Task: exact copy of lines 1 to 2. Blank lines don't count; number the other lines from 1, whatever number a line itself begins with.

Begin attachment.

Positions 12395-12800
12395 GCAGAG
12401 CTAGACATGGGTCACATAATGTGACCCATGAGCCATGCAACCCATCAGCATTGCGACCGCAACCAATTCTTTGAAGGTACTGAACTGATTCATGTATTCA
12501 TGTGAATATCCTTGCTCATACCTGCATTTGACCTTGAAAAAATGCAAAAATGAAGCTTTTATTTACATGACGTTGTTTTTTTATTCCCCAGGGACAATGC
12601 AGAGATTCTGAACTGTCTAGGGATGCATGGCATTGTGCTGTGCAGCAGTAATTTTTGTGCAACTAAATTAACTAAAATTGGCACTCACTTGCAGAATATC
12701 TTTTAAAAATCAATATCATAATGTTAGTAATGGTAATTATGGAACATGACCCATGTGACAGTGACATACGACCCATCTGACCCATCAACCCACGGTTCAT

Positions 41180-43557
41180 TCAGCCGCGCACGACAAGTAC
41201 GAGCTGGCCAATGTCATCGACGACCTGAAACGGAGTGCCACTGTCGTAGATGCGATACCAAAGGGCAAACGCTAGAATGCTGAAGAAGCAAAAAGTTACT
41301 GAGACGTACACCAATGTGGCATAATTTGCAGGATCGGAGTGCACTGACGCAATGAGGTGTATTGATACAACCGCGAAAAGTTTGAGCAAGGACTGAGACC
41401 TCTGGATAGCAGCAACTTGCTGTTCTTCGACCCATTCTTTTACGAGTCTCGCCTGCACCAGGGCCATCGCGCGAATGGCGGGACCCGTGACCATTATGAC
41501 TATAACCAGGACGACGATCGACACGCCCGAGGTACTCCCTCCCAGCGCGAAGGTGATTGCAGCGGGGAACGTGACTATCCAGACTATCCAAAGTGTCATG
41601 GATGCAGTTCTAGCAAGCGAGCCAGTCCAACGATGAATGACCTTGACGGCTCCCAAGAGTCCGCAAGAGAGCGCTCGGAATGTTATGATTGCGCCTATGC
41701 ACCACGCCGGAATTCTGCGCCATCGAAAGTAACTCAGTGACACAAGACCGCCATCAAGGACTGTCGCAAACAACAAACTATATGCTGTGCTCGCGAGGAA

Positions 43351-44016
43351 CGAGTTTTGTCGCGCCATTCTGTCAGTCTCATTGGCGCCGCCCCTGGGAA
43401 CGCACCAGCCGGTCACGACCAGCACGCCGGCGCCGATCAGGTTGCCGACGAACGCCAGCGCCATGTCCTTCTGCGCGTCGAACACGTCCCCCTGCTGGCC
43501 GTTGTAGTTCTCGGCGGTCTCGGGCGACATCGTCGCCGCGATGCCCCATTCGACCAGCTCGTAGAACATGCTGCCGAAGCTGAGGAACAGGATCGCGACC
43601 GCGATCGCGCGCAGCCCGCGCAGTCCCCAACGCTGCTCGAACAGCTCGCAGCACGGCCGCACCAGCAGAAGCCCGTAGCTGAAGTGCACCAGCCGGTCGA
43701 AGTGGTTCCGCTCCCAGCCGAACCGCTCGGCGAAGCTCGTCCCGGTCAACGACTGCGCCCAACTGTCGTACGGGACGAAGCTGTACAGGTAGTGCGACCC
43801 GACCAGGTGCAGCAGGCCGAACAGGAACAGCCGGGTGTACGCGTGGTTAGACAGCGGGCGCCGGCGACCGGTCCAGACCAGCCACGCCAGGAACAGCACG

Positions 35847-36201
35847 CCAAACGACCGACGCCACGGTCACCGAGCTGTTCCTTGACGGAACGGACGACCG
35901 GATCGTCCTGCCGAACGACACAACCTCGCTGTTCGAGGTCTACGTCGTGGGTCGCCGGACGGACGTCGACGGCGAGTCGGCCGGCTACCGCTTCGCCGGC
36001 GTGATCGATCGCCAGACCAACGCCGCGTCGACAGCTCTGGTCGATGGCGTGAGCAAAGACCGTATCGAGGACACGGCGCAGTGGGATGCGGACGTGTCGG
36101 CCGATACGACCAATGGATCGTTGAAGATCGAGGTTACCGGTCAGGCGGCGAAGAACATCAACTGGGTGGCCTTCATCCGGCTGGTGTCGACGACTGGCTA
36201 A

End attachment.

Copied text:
Positions 12395-12800
12395 GCAGAG